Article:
A metastatic breast carcinoma is an invasive growth in the breast that spreads to another region of the body, commonly the neighboring lymph nodes or lungs. Once cancers begin to metastasize, the prognosis for the patient becomes more serious, as the spreading growth indicates that the cancer is highly invasive and thus may be harder to treat. Oncologists usually supervise care for patients with metastatic breast carcinoma, and the treatments can include surgery to remove tumors, chemotherapy, and radiation.
Patients are usually diagnosed with breast cancers when they or their physicians identify lumps in their breasts, and they are sent for further testing, including medical imaging studies and biopsies. Sometimes, cancer is spotted on routine mammography in older patients. In the case of metastatic breast carcinoma, it is possible for the cancer to go undetected until it spreads to another area of the body and a biopsy of the growth reveals that it originated in the breasts.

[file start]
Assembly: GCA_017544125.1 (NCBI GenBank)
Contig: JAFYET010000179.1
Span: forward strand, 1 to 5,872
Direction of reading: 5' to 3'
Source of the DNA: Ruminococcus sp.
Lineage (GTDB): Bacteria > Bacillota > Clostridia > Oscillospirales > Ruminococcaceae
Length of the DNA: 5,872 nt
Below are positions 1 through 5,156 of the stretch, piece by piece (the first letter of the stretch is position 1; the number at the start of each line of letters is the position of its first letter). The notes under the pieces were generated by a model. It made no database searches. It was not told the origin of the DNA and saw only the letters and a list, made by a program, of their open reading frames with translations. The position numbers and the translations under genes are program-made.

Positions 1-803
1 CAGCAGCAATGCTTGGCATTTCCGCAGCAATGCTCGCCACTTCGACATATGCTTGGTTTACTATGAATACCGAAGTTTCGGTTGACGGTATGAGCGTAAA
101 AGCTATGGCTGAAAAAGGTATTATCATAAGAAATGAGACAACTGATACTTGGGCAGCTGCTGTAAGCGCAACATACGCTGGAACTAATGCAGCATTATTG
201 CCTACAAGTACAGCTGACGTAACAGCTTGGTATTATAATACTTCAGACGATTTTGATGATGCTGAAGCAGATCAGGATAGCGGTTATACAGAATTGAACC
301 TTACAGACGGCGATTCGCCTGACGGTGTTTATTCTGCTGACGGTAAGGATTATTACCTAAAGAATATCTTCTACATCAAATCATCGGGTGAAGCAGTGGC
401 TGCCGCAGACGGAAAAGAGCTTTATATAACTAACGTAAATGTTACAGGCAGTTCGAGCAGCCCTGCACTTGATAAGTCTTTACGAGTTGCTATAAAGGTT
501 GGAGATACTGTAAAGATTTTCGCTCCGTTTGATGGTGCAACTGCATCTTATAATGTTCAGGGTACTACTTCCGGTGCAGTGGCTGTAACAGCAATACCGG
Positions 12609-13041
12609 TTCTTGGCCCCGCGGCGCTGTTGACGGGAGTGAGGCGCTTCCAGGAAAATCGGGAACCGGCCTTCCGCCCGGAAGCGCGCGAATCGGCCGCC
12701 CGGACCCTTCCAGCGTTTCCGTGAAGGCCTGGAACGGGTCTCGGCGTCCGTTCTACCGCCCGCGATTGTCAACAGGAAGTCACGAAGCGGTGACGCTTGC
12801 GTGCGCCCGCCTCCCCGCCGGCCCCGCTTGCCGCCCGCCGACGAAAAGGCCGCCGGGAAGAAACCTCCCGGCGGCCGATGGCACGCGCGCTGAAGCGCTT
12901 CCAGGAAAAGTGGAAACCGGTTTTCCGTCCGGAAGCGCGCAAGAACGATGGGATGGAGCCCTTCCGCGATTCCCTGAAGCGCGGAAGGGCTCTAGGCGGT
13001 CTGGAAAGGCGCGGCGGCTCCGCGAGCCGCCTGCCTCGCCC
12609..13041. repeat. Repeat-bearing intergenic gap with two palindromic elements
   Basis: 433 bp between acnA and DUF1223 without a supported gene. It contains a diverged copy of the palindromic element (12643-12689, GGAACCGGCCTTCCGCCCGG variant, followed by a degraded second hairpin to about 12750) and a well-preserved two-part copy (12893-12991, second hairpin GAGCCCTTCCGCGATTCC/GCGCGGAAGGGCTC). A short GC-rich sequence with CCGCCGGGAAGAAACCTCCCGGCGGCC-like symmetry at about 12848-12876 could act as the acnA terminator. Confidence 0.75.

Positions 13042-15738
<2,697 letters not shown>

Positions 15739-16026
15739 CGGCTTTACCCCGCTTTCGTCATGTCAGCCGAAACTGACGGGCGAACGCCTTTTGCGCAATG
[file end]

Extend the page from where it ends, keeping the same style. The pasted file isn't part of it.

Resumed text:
The first step in cancer care is collecting as much information as possible about the growth, including where it first developed, how quickly it is spreading, and what kinds of cells are involved. In metastatic breast carcinoma, biopsy samples from the metastases will contain breast cancer cells that can be linked with growths in the breast. A pathologist can determine the stage on the basis of how far the cancer has spread and the types of cells involved.
Surgical excision of as much of the tumor or tumors as possible, with clean margins, is usually recommended for cases of metastatic breast carcinoma. Once the growths have been removed, the patient can be referred for long-term therapies like chemotherapy and radiation to prevent the recurrence of the cancer and shrink any cells left behind in the body. Medical imaging studies will be used to see how well the cancer responds to treatment. The goal is to push the patient into remission, where the cancer is not detectable and no new signs of cancer are present.
Patients diagnosed with metastatic breast carcinoma can ask their doctors about the prognosis. If the cancer has invaded multiple organs, the situation for the patient may be quite grim. On the other hand, if it is caught early, when it has only spread to the lymph nodes, a radical mastectomy along with lymphectomy, combined with appropriate chemotherapy and radiation regimens, may be enough to battle the cancer, and the patient may enjoy years or decades of healthy living after cancer.